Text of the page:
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Publication numberUS4849715 A
Publication typeGrant
Application numberUS 07/209,752
Publication dateJul 18, 1989
Filing dateJun 21, 1988
Priority dateJun 26, 1987
Fee statusLapsed
Also published asCA1302523C, DE3721154A1, EP0297272A2, EP0297272A3
Publication number07209752, 209752, US 4849715 A, US 4849715A, US-A-4849715, US4849715 A, US4849715A
InventorsFranz Weinzierl
Original AssigneeFirma Wegmann & Co. Gmbh
Export CitationBiBTeX, EndNote, RefMan
External Links: USPTO, USPTO Assignment, Espacenet
Incrementally tuned phase locked loop frequency synthesizer
US 4849715 A
Abstract
A frequency synthesizer with a voltage-controlled oscillator that can be tuned over its total frequency range in increments of a prescribed frequency range a frequency-dictating component. A reference oscillator emits a reference signal of a strictly prescribed frequency that is supplied as a first input signal to a comparator to which is simultaneously supplied a second input signal of a frequency that is a function of the frequency of the output signal from the voltage-controlled oscillator. The comparator generates a fine-tuning signal in accordance with the difference between the frequencies or between the phases of the first and second input signals and supplies the fine-tuning signal to the voltage-controlled oscillator. The second input signal supplied to the comparator is generated by a variable frequency divider that is adjusted by means of a variable electronic setting component to which the fine-tuning signal is supplied and which continues to vary the dividing factor of the frequency divider until the voltage of the fine-tuning signal assumes a defined level within a prescribed range of voltages that fine-tunes the frequency of the output signal from the voltage-controlled oscillator, whereby the frequency of the output signal is within the subsidiary frequency range set at the frequency-dictating component.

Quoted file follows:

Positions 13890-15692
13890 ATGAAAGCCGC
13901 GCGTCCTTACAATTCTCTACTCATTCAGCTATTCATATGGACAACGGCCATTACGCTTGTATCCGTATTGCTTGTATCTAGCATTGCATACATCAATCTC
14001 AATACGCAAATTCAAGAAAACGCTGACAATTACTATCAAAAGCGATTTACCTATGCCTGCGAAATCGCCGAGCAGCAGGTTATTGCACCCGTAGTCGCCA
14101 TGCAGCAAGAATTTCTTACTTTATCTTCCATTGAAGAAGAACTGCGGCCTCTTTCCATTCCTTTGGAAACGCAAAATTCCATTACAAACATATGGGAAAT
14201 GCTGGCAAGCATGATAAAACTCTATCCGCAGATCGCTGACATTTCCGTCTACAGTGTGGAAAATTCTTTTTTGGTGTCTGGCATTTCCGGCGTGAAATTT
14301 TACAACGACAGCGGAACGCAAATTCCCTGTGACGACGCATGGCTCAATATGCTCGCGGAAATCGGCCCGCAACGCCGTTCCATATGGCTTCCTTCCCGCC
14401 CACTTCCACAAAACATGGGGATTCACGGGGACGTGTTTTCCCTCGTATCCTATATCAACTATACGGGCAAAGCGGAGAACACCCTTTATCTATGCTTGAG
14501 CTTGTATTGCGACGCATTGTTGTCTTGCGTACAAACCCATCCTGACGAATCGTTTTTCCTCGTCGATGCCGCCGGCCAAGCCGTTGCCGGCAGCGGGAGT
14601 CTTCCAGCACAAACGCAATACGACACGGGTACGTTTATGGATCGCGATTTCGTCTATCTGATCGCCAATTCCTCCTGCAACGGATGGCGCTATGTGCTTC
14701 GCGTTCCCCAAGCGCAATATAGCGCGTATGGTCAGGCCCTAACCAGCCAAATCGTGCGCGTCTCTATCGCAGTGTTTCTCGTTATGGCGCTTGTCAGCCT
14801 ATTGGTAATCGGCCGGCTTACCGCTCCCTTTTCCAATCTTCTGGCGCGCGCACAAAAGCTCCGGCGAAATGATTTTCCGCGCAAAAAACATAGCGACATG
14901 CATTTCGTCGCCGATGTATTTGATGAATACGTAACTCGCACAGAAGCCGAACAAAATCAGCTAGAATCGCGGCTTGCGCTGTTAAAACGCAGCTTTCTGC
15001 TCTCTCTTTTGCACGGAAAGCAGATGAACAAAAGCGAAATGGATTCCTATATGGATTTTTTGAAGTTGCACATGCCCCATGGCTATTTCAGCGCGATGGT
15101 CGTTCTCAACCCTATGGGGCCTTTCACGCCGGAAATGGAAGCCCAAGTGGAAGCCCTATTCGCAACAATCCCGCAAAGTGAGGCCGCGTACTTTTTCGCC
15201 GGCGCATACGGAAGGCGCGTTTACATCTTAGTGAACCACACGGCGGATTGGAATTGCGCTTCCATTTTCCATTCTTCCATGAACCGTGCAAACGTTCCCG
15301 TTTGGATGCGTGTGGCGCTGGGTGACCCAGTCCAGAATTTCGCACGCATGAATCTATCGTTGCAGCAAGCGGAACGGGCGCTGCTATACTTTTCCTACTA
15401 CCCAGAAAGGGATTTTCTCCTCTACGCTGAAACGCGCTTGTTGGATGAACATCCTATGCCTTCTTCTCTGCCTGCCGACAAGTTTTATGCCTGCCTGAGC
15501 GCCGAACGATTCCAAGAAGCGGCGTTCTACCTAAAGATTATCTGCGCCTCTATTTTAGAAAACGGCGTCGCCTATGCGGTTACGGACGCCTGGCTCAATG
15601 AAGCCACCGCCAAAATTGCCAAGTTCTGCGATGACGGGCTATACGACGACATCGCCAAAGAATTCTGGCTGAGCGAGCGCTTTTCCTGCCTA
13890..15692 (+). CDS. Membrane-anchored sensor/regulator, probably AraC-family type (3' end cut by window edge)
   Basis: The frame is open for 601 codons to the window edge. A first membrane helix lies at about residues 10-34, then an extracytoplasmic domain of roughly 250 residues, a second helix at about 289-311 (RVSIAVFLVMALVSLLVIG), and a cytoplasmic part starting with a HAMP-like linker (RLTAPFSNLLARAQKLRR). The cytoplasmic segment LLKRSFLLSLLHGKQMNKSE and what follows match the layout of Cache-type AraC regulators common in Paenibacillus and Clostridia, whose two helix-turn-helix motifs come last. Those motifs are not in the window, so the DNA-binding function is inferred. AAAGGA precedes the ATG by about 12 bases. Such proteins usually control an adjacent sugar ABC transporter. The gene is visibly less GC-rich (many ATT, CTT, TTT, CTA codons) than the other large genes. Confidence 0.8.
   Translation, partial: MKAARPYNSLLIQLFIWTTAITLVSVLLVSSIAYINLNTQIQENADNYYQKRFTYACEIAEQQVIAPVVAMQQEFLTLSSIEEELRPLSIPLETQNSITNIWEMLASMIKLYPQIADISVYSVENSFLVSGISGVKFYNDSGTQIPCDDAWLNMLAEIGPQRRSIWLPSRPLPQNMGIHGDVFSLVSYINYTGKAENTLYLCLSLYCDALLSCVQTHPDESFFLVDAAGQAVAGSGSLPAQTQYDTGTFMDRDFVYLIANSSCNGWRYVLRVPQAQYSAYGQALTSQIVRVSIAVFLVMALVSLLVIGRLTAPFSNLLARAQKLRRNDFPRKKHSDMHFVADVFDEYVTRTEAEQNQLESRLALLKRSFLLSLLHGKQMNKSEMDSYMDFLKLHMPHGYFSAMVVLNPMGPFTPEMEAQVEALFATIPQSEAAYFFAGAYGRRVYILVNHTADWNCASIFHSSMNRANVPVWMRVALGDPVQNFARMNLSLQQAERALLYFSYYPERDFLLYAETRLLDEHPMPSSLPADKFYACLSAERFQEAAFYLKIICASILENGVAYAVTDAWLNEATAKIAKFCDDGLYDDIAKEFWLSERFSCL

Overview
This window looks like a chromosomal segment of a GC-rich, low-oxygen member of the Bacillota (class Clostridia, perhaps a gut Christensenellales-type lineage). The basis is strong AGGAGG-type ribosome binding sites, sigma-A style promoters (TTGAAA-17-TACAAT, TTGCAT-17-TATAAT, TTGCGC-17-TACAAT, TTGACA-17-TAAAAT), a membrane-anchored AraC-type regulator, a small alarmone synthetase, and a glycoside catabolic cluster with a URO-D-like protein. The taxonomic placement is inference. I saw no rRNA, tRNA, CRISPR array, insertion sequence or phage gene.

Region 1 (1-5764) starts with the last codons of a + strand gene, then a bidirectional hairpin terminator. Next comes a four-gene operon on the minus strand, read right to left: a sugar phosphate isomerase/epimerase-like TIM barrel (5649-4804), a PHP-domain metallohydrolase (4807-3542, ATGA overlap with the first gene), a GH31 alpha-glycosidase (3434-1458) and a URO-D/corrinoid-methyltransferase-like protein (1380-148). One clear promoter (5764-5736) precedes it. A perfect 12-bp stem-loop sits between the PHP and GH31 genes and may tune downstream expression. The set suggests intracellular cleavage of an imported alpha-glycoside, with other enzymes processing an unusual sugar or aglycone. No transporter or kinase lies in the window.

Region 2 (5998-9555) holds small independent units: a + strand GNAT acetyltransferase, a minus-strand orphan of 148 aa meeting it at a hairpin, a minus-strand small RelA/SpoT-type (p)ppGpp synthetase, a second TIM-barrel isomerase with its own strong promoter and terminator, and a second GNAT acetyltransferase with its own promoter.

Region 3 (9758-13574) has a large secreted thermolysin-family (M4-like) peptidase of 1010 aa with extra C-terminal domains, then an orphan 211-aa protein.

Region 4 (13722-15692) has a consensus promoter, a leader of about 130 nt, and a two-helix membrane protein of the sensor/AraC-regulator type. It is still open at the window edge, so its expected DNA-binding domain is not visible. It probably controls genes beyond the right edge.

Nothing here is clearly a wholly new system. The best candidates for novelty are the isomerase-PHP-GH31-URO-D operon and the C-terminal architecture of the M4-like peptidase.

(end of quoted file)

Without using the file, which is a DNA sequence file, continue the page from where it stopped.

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Claims(8)
What is claimed is:
1. In a frequency synthesizer with a voltage-controlled oscillator for producing an output signal, means for tuning the oscillator over its total frequency range in increments of a prescribed frequency range including a frequency-dictating component, a reference oscillator that emits a reference signal of a strictly prescribed frequency, means receptive of the output signal from the voltage-controlled oscillator for producing a second signal having a frequency that is a function of the frequency of the output signal from the voltage-controlled oscillator, comparator means receptive of the reference signal and the second signal for generating a fine-tuning signal in accordance with the difference between the frequencies or between the phases of the reference and second input signals and applying the fine-tuning signal to the voltage-controlled oscillator to fine-tune the frequency of its output signal to the level defined by the reference signal, the improvement wherein the means for producing the second signal comprises a variable frequency divider, a variable electronic setting component receptive of the fine-tuning signal for varying the dividing factor of the frequency divider until the voltage of the fine-tuning signal is at a defined level within a prescribed range of voltages that fine-tunes the frequency of the output signal from the voltage-controlled oscillator to the frequency of the second signal multiplied by the dividing factor so obtained, whereby the frequency of the output signal is within a subsidiary frequency range prescribed by a grid and set at the frequency-dictating component.
2. The frequency synthesizer as in claim 1, wherein the electronic setting component comprises a counter activated by a pulse generator, a switching device receptive of the fine-tuning signal for turning the pulse generator on until the voltage of the fine-tuning signal attains a level between a prescribed maximum and a prescribed minimum and then turns it off, so that the frequency-division ratio determined by the electronic setting component will remain constant.
3. The frequency synthesizer as in claim 2, wherein the counter counts in only one direction.
4. The frequency synthesizer as in claim 2, wherein the counter counts in both directions.